Classroom teachers will receive a 4.25% increase to their base salary for the 2022-23 academic year under a settlement approved by a 9-0 vote of the Hastings Board of Education at its regular monthly meeting Jan. 10 at Hastings Middle School.
Board President Jim Boeve said the settlement represents a larger-than-usual increase in salary over recent years, reflecting the district’s desire to compensate teachers for working through difficult times.
The 4.25% increase will serve as a base figure for other staff salary negotiations for paraeducators and other classified staff, he said.
“Traditionally we will do certificated staff first,” he said. “That kind of sets the wheels in motion for everything else. It is probably a little bigger increase in percent than what we’ve had in recent years, but it’s been a hard year for teachers.
“They are doing a lot of work that they didn’t necessarily know they were going to be doing a few years ago, and they’re doing a great job for us. We felt that was an appropriate act on our part.”
In other matters, the board voted unanimously to approve monthly expenditures totaling $4,060,755. Also by unanimous vote, the board approved the addition of full-time class size reduction teacher positions at Alcott and Lincoln elementary schools.
Board members voted 9-0 to approve the addition of two Hastings Middle School garden sponsors, increasing the number from one to three. Now in its 10th year, the garden has become a community-wide project involving community, staff and students in an educational venture not otherwise possible in the public school system.
“This is a significant increase in adults that are going to take care of these things,” HPS Superintendent Jeff Schneider said. “They’re already doing it, and they’ve proven over time that this thing is here to stay. It’s a great thing for so many kids, and it’s a great thing for our community.”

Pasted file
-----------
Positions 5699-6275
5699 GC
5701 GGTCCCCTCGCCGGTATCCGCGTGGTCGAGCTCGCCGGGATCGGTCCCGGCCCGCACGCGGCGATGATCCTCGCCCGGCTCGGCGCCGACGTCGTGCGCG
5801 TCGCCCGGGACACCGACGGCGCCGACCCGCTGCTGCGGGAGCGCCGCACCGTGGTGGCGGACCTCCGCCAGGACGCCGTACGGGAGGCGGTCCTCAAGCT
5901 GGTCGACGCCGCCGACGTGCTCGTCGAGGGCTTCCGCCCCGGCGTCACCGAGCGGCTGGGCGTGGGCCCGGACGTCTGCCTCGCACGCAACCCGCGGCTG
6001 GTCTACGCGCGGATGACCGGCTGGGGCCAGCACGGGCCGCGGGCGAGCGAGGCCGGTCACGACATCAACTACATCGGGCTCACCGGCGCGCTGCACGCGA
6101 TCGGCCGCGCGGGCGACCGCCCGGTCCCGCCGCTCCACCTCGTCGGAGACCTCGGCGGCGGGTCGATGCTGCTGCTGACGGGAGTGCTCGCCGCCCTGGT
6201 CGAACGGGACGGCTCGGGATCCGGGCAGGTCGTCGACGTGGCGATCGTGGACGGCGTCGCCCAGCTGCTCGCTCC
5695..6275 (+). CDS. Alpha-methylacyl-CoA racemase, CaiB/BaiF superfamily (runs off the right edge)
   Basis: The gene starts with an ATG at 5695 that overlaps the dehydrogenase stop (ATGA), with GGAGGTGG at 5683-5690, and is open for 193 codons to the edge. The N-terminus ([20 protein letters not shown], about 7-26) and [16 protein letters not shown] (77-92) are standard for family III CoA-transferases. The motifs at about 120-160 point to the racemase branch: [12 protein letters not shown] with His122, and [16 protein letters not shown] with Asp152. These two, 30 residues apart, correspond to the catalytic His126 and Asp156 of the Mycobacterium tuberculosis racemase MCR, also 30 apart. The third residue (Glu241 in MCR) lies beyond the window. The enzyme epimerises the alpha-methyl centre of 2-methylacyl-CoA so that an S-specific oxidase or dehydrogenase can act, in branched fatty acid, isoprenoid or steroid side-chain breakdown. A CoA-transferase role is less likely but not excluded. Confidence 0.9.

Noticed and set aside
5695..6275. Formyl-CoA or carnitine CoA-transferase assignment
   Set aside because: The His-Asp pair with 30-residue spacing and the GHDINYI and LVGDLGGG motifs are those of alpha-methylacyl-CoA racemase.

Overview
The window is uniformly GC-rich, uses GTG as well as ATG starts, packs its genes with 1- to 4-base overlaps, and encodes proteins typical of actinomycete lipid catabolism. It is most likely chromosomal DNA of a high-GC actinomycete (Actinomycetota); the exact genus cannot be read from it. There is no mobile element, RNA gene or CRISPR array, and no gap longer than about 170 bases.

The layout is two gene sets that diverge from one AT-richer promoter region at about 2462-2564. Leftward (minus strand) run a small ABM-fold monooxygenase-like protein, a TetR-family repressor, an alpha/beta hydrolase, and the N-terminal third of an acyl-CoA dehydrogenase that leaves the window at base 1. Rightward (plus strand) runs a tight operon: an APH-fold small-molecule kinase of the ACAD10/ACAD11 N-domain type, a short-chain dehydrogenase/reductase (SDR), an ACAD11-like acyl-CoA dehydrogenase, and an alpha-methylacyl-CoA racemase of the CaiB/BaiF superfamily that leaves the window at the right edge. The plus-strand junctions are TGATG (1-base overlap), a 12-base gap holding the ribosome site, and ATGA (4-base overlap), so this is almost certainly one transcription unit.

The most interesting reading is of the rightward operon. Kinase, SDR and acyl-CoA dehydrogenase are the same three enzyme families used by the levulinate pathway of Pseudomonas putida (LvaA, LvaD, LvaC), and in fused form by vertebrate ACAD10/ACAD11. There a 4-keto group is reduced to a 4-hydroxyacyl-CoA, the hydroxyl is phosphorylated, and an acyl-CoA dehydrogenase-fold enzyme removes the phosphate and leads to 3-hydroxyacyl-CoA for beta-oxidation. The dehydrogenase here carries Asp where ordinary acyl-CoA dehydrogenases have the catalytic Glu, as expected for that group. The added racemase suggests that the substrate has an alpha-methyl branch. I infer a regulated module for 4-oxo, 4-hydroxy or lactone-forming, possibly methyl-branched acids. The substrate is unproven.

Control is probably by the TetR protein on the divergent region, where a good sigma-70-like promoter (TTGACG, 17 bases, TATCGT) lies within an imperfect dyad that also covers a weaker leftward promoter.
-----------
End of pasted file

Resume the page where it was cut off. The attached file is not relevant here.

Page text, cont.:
In this month’s spotlight segment, Longfellow Elementary Principal Irina Belikova Erickson shared success stories from the school’s new reading instruction program. The fledgling program emphasizes small-group instruction, utilizing repetition, phonetic awareness and reading fluency to teach youngsters how to read.
“This is not a popular program because it’s a lot of work,” Schneider said. “It takes everyone to make this happen. We’re getting results, and it’s not going away.”
The new reading program is paid for through Elementary and Secondary School Emergency Relief funding provided by the Nebraska Department of Education.
In public hearing comments, Wendy Keele, an HPS childhood learning program director, invited board members and the public to attend an early childhood education documentary film, “No Small Matter,” to be shown at 4:30 p.m. and 6:30 p.m. Jan. 20 at Hastings Museum.
A concerned mother asked board members to restore stocking of feminine products in the girls’ restrooms at Hastings Senior High following their removal because of incidents related to a TikTok Challenge posed in October on the online social media site. The challenge led to products being used to vandalize bathroom walls.
Schneider collected the mother’s contact information for additional discussion of the matter.